Bishops say Mass on US-Mexico border to highlight migrant deaths

A cardinal and 12 bishops celebrated Mass on the United States-Mexico border to commemorate those who died while trying to cross it.

Hundreds of would-be migrants trying to cross from Mexico into the US die each year in the desert of dehydration or hypothermia or in shootings by border patrols or vigilantes.

The bishops also gathered to urge the US Congress to pass comprehensive immigration reform legislation.

On April 1, Cardinal Sean O’Malley of Boston gave the homily, speaking of the role immigrants play in US society and the suffering they endure to reach the country.

“Despite the xenophobic ranting of a segment of the population, our immigrant population contributes mightily to the economy and wellbeing of the United States,” Cardinal O’Malley said in Arizona.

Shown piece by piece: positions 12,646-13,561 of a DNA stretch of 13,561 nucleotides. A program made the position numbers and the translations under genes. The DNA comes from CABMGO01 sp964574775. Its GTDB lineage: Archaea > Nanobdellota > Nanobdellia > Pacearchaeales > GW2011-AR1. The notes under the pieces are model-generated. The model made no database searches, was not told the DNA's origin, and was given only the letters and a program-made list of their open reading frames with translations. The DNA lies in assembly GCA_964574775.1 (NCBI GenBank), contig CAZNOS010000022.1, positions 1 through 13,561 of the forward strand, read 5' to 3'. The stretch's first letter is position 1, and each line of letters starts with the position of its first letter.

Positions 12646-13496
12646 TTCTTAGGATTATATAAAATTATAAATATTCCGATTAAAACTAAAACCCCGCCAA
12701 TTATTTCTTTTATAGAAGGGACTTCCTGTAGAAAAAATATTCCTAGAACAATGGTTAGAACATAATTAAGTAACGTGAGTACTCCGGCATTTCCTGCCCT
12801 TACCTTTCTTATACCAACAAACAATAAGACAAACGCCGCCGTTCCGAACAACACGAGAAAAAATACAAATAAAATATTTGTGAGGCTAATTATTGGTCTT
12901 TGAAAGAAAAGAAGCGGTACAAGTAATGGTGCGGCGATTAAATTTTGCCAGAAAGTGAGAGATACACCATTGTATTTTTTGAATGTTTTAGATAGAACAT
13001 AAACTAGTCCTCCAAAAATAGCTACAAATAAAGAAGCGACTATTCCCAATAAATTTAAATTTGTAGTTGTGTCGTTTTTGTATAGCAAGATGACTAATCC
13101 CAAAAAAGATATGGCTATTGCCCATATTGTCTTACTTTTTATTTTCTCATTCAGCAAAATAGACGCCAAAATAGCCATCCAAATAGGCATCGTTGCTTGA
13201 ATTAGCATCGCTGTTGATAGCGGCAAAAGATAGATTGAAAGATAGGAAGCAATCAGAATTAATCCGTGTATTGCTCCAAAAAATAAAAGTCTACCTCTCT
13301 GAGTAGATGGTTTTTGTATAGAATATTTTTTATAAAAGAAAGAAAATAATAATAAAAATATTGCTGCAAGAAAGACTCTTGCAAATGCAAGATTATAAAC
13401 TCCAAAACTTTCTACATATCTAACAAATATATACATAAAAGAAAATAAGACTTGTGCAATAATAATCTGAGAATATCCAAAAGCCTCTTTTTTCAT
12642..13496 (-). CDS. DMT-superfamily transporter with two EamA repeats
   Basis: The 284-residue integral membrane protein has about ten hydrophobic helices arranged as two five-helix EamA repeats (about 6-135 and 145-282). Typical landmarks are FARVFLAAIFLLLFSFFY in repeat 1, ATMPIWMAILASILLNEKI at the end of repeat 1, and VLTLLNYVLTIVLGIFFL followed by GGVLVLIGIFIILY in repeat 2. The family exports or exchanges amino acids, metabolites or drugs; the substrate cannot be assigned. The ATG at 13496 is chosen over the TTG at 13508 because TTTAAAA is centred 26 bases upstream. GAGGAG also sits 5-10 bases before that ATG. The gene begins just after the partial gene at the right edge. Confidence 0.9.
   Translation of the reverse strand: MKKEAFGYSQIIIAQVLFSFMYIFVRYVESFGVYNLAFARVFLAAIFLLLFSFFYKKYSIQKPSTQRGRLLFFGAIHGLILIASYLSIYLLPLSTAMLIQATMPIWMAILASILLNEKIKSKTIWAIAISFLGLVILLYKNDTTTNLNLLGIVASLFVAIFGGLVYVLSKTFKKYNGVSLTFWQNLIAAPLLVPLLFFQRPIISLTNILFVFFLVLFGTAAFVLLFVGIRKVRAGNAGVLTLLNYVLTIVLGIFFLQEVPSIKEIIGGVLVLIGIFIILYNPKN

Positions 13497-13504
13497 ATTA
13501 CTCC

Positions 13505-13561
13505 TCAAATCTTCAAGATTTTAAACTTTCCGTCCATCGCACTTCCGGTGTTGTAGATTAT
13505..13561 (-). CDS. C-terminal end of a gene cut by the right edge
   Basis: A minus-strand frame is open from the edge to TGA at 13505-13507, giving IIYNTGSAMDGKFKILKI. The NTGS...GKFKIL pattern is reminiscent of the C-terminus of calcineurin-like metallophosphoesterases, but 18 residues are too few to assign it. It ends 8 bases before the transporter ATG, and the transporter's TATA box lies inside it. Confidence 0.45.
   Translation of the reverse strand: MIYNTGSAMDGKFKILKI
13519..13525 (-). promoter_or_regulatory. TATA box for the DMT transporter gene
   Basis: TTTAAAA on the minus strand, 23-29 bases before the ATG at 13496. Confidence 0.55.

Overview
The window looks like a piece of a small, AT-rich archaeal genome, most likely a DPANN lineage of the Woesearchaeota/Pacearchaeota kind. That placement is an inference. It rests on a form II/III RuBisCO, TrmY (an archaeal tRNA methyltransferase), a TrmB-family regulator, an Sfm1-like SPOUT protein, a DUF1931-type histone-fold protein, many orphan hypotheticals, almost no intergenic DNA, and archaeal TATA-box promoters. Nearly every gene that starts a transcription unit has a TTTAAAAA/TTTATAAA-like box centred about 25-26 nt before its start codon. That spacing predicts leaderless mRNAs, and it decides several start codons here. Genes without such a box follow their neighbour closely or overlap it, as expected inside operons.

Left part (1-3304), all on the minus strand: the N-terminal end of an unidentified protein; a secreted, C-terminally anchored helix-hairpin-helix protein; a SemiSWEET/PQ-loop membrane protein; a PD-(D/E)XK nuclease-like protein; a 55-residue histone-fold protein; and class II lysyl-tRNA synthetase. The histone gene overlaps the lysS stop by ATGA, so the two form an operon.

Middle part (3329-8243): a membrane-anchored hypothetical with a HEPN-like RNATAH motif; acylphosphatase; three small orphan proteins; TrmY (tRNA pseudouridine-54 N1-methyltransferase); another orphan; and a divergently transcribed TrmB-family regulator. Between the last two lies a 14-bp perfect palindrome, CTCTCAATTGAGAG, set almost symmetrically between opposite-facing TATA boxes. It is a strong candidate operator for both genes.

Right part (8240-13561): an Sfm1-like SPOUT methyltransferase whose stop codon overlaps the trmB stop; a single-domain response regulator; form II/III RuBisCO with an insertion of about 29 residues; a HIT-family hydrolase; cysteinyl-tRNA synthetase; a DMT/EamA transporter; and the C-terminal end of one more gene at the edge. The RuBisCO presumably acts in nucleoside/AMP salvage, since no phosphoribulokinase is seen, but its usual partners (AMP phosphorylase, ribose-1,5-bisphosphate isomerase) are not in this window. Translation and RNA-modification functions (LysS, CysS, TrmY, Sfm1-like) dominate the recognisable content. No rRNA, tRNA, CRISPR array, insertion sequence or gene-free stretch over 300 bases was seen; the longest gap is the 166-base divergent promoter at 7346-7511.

The cardinal quoted Pope Francis’s comments on the Italian island of Lampedusa last year about the “globalisation of indifference”.

“We have lost a sense of responsibility for our brothers and sisters,” Pope Francis said.

Cardinal O’Malley quoted Pope Francis further: “The culture of comfort, which makes us think only of ourselves, makes us insensitive to the cries of other people.”

People from Mexico attended the Mass on the other side of the border fence and received Communion through the iron fence slats.

The previous day, the bishops had walked along rough desert paths used by migrants.

They crawled under strands of barbed wire, scrunching low to walk through a culvert beneath a road, and dodged cactus and sticker bushes.

The group then met with the Border Patrol at their regional headquarters, before crossing into Mexico to serve dinner at a church-sponsored “comedor,” or soup kitchen.

The “comedor” serves people who have been deported or who are figuring out whether they want to try to sneak into the United States.



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News category: World.

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